Israel coalition talks amid clashes
Such an accord could raise hopes of reviving peace talks with the Palestinians, although violence has flared once again.
Israeli troops shot and killed two Palestinians Monday, following the killing of Jewish settler Tsahi Sasson by Palestinian gunmen as he was driving along a road near Jerusalem late Sunday.
Ziad Abu Sway, 20, was killed and a second man, Mohammed Barmil, 47, seriously wounded when Israeli soldiers fired on a bus near the West Bank village of Al Khader, Palestinian witnesses and hospital sources said.
Atef Ahmed al-Nabulsi was shot dead near the West Bank city of Ramallah and was taken by Israeli soldiers to a military base. Israeli security sources confirmed Nabulsi had died.
More than 400 people -- the vast majority Palestinians -- have died in clashes since Sharon's visit to a Jerusalem site sacred to Muslims in September.
Sharon has demanded that Palestinians end the violence before peace talks resume.
Arab leaders meet
Sharon, who oversaw Israel's 1982 invasion of Lebanon as defence minister, has recently been seen as trying to soften his image, but Arabs remain suspicious.
Palestinian Authority President Yasser Arafat said he was keeping a close eye on the coalition talks and would give Sharon a chance to prove he was serious about peace.
"We will judge him according to policies he takes as prime minister and with whom he will form a government," Arafat said.
"We have to wait and see."
Arafat is meeting Egyptian President Hosni Mubarak in Cairo Monday to discuss the changing political landscape following Barak's defeat, by a double-digit margin, at the ballot box.
On Sunday Arab foreign ministers ended a two-day meeting in Jordan's capital, Amman, calling on Sharon to resume peace talks at the point where Barak left off -- a position Sharon has rejected.
In talks in Taba, Egypt, which ended nine days before the Israeli election, Barak was reported to have agreed to allow the formation of a Palestinian state in territory that included all of Gaza, 95 percent of the West Bank and most of Arab East Jerusalem.
But according to Israeli radio, Barak has now told his Cabinet that the new leader will not be bound by any tentative agreement between his government and the Palestinian Authority and proposals put to the Palestinians have been withdrawn.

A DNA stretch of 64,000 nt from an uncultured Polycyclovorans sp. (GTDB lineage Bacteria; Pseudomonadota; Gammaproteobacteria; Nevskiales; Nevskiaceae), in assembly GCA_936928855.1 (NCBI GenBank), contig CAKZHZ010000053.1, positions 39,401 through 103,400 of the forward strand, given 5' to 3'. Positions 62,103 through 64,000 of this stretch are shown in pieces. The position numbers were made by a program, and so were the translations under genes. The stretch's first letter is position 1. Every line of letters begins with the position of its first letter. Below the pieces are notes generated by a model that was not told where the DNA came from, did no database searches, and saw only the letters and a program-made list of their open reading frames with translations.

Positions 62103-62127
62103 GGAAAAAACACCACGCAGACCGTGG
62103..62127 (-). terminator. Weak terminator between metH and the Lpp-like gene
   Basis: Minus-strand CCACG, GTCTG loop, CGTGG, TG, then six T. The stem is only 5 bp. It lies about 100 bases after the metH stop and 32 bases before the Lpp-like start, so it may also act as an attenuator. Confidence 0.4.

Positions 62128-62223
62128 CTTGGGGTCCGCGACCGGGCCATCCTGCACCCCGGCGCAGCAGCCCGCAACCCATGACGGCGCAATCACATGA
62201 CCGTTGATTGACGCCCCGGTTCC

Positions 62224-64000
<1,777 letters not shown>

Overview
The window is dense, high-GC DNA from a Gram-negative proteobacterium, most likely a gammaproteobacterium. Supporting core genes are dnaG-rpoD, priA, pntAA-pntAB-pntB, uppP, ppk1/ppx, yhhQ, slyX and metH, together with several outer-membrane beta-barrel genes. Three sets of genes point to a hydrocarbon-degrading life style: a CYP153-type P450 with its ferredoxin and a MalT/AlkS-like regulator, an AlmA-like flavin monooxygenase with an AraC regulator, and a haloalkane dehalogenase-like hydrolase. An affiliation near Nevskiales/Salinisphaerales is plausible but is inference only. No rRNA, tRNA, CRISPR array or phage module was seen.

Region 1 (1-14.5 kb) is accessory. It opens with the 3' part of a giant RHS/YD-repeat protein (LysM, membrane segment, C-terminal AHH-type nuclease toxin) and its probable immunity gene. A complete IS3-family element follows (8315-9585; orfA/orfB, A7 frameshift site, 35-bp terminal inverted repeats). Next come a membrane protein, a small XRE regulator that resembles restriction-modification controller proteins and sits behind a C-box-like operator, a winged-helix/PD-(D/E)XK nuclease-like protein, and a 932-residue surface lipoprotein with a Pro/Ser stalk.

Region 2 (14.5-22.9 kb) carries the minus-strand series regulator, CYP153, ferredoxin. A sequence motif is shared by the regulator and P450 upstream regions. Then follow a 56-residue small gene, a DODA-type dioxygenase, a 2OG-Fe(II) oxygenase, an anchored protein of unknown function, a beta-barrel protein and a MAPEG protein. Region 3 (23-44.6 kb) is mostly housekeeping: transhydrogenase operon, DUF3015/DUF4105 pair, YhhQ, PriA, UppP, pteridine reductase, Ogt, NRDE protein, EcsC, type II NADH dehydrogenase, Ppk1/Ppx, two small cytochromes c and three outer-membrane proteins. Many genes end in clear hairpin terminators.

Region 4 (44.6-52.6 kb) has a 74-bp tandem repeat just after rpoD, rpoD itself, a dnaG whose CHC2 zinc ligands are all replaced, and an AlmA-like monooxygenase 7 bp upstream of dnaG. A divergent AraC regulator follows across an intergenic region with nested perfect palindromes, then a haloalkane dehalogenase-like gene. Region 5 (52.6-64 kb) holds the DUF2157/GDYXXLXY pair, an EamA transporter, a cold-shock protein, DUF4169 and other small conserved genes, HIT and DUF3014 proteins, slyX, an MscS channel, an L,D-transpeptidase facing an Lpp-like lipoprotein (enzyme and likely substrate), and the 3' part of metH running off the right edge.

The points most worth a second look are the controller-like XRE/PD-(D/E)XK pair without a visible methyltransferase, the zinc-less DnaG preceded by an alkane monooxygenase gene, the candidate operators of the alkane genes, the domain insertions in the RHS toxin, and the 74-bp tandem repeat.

Barak continues to lead a caretaker government until Sharon can form one of his own.
Failing the formation of a government with Barak’s Labor Party, Sharon’s Likud party would have to join forces with right-wing nationalist and religious parties.
Sharon must form a government by a late March deadline or face a new election for prime minister and parliament.
Sharon aide Eyal Arad said the prime-minister elect had emerged from Sunday's round of coalition talks optimistic about chances of establishing a left-right government "fairly quickly."
Labour's Shimon Peres, a Nobel peace laureate and a former prime minister, told Israeli radio that Sharon's offer of two major ministerial portfolios was "very serious" and chances for a national unity government were "50-50."
Former U.S. President Bill Clinton praised Sharon in a speech to a Jewish group in Miami for offering Barak the post of defence minister and Peres the foreign ministry.
Israeli media reported Barak had rejected Sharon's offer, saying he would stick to a promise to leave politics after his electoral defeat.
Arad also said that Sharon was already weighing goodwill gestures towards the Palestinians.
"Sharon is currently looking into various confidence-building measures between Israel and the Palestinians in order to improve the atmosphere and proceed towards peace."
On Monday Israel allowed Gaza International Airport, the Palestinian's only air link to the outside world, to open for nine hours to allow Palestinians to travel to make the Haj.
Israel has frequently closed the Gaza airport during the recent violence. Israel says this is for security reasons, the Palestinians say it is a form of collective punishment.
Reuters contributed to this report.
Sharon not bound by current peace offer, Barak says
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